Clouseau finds a wireless solution17 February 2006
Belgium: Every year, for the past six years, the famous Belgian band Clouseau has surprised its fans with a combination of stunning stage layout, visual wizardry and guest artists to boot.
After their concert featuring a huge sound system flying over the circular stage in the middle of the 15,000-seater Sportpaleis venue, and the use of the Rolling Stones’ ‘Babylon Bridge’, this year, for their 13 sold-out concerts, the band opted for a ‘long version’, using the full 70m length of the arena’s stage.
Over 220,000 people came to see the shows in December. The concert was also captured on high definition DVD (released last month) by Belgian OB company Alfacam, with sound recorded by MotorMusic and mastering at Galaxy Studios by new appointee Darcy Proper.
For the first time in Belgium, sound and light company EML Productions decided to set up a huge wireless communication network between the FOH and monitor desks and the three stages aligned lengthwise in the Sportpaleis. The main middle catwalk-stage also hosted five mobile risers for singers Kris and Koen Wauters, their 6-piece band plus a 6-piece horn section.
The big challenge for EML’s operations manager Walter D’Haese was to combine the ‘normal’ wireless communication technology for in-ear and belt packs with the remaining sources (drums, percussion, horns, keyboard and so on) so that each and every sound source was free to move over the stage, with the UHF antenna’s covering the whole 2,100m2 [squared] centre stage area of the venue. "We used about 55 UHF frequencies serving the 14 musicians and monitor engineer Marcel Kortleven and the first problem we had to tackle was the limited availability of frequencies in Belgium," says D’Haese. "Therefore we used a combination of Sennheiser 3000 SK 50 and Shure UL4D receivers to have enough channels. We filed applications and negotiated with the Belgian communications department (BIPT) and found that only a few projects, mostly in the theatre business, use so many frequencies, on stages of less than 200sqm." For the transmission of the sound sources, EML opted for the CobraNet digital network, converting the processed signals into the AES/EBU protocol and the DiGiCo mixing desks. Singer Koen Wauters’ microphone was routed through a brand new Massenburg microphone pre-amp.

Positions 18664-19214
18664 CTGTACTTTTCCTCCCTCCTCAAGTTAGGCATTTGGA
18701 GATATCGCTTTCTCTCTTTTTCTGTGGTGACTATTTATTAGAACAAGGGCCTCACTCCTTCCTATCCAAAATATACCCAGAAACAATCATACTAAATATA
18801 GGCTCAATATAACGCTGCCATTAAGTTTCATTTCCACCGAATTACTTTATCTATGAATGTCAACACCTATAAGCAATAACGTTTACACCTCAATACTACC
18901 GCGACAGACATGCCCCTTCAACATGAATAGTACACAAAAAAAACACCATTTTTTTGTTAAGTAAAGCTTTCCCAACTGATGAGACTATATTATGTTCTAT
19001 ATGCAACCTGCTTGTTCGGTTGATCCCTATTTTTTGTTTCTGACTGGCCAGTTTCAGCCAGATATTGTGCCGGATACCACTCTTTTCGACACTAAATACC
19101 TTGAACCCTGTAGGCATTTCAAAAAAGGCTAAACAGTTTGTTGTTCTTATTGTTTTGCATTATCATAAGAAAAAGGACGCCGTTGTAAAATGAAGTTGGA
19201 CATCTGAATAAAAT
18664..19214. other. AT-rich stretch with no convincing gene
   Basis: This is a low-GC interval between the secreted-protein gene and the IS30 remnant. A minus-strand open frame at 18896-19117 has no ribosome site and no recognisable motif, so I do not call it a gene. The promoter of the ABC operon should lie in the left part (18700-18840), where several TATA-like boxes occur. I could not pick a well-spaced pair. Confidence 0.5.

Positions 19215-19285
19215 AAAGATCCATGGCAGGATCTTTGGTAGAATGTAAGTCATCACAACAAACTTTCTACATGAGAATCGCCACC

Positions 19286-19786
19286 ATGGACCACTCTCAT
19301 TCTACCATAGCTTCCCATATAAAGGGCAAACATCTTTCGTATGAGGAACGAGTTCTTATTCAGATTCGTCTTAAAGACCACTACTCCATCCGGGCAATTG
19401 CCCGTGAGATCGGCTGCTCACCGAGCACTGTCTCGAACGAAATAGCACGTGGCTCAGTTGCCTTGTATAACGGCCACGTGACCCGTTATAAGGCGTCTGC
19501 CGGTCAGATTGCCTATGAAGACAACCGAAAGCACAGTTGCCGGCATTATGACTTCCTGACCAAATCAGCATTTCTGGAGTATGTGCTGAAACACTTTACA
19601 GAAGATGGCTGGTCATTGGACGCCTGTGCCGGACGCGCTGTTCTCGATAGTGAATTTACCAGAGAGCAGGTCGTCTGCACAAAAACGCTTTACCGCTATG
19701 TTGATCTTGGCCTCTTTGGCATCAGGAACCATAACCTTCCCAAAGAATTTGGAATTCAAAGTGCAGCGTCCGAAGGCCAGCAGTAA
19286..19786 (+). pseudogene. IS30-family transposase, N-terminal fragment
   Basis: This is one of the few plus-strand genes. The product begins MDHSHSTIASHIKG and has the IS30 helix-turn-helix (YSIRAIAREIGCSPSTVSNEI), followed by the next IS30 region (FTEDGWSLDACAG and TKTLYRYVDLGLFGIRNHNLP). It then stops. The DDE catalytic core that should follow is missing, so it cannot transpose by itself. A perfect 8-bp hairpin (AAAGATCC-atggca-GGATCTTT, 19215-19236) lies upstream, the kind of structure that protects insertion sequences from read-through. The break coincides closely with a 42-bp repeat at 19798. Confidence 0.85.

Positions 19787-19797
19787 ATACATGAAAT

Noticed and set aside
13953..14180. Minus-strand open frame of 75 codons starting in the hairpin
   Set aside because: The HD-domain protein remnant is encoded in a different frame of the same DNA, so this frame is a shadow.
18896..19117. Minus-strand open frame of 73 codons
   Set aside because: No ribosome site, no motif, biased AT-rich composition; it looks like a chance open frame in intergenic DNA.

"We invested in Whirlwind E Snake 2 systems," continues D’Haese, "allowing two-direction operation of 64 audio channels, exactly what we needed for this job. We opted for Whirlwind because the system is very straightforward, modular and quite easy to combine with the other gear we have; we also found the manufacturer very flexible and helpful. The combination of Whirlwind and DiGiCo allows us to remain in the digital domain: the show is very complicated and each song represents a different stage situation – it would not have been easy with 60 analogue inputs. Now, CobraNet allows wireless signal transport in CD quality at a 24-bit, 48kHz sample rate."
Despite the limited set-up time available for the system, the configuration went smoothly, with D’Haese having only to adapt some of the in-ear frequencies. "We also paid much attention to the antennas we used – two omni-directional antennas for the microphones and one covering all in-ear monitoring."
The wireless system was engineered by Multicap, a wireless applications specialist, and although CobraNet is more frequently used in fixed installations, the new set-up worked perfectly during all of the 13 live concerts.
"It was product engineer Glenn de Haes who did some research with Multicap, presented demo configurations and remained on standby for assistance. We have been testing the system, consisting of three Aeras Networks links operating side-by-side for one year now and have become acquainted with the 5.8GHz band technology. Safety is a primal issue here, and HF communication is subject to numerous laws and rules… The fact that we work in the digital domain requires 100 % accuracy – but we ran a log file to monitor the system and it showed a zero default rate," comments D’Haese. "The stage set up is really unique in the world," agrees Glenn de Haes, "and for us it was a challenge to offer wireless audio emerging from 360° rotating risers – line of sight is a major issue for signal transmission and the place of the antennas was a critical element. The 13 shows have illustrated that the 5.8 GHz band is not limited to outdoor use, and the whole has been a major promotion for wireless music. We are now informing other CobraNet users of the configuration."
To enhance the ‘long version’ visual effect of the stage layout, EML’s sound engineer Patrick Demoustier designed a special rig flying over the stages comprising six clusters of 10 Adamson Y18, four clusters of eight Adamson Y10 and eight EML 3 x 18-inch subs. "This configuration never gives the musicians the idea of playing ‘in front of the sound system’ – there were no feedback problems either. The 64 Lab Gruppen amplifiers, all dimmer packs and servers for the 3-D projectors were stacked on a 80m2 [squared] platform, flying 22m above the stage centre," says D’Haese, adding that EML is now preparing the system for rental purposes as a universal wireless application offering 3 x 32 digital channels.